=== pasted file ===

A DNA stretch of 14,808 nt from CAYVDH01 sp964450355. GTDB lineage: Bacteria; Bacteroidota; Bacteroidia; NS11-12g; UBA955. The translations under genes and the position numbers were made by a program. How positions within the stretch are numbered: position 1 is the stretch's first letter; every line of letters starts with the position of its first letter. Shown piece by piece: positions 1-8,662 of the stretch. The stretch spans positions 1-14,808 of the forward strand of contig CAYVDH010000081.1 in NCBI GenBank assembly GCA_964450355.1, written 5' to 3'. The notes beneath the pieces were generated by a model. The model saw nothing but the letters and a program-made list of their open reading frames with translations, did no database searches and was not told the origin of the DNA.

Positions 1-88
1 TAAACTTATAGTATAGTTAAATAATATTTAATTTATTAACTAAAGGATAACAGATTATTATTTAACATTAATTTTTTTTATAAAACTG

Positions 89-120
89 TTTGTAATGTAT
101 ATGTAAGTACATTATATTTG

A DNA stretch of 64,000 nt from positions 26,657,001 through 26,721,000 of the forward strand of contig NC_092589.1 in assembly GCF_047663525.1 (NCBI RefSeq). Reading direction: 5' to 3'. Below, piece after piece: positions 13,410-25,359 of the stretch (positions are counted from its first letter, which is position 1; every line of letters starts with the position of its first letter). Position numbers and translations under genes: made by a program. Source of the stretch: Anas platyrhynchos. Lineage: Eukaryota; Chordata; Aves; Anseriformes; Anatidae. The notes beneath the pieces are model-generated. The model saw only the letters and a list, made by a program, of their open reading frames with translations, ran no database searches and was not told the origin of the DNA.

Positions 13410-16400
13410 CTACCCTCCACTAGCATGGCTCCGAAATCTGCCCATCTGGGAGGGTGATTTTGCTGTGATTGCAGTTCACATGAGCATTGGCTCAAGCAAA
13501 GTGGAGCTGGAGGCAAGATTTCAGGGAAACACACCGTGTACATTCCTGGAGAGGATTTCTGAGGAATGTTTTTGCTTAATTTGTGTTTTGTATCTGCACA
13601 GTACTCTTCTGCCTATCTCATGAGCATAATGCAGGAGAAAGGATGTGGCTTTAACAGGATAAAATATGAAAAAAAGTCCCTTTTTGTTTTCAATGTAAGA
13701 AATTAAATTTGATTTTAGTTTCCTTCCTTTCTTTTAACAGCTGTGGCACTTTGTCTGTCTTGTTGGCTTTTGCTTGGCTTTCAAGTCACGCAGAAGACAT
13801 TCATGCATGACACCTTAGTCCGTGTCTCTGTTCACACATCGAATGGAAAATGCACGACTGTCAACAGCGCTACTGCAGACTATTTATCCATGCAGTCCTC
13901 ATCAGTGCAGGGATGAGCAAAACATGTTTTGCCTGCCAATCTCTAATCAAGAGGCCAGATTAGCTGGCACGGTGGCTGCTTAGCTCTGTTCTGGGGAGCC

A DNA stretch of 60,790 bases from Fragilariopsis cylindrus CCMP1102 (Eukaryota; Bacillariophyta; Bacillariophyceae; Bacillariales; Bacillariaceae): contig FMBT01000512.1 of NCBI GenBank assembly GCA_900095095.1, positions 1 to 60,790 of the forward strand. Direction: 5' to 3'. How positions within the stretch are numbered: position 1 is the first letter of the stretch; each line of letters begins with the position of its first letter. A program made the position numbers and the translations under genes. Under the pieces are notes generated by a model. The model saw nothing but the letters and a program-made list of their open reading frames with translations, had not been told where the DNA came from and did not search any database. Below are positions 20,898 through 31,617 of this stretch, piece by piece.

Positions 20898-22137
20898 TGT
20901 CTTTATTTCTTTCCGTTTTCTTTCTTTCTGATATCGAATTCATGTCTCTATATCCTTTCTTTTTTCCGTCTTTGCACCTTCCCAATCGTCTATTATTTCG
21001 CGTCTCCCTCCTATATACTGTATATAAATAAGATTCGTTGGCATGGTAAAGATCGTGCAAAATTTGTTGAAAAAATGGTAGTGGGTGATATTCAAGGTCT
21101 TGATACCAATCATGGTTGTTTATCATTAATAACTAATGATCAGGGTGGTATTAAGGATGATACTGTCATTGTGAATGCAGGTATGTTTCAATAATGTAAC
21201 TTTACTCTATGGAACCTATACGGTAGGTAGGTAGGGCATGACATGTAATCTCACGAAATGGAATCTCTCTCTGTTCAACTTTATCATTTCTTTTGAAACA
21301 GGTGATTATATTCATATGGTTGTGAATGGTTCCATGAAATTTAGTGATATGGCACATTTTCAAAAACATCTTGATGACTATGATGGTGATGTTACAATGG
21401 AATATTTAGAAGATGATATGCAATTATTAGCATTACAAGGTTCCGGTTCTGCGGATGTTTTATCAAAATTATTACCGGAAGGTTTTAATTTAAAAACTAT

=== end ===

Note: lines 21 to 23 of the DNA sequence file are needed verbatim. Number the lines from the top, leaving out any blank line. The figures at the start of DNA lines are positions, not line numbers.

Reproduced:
21201 TTTACTCTATGGAACCTATACGGTAGGTAGGTAGGGCATGACATGTAATCTCACGAAATGGAATCTCTCTCTGTTCAACTTTATCATTTCTTTTGAAACA
21301 GGTGATTATATTCATATGGTTGTGAATGGTTCCATGAAATTTAGTGATATGGCACATTTTCAAAAACATCTTGATGACTATGATGGTGATGTTACAATGG
21401 AATATTTAGAAGATGATATGCAATTATTAGCATTACAAGGTTCCGGTTCTGCGGATGTTTTATCAAAATTATTACCGGAAGGTTTTAATTTAAAAACTAT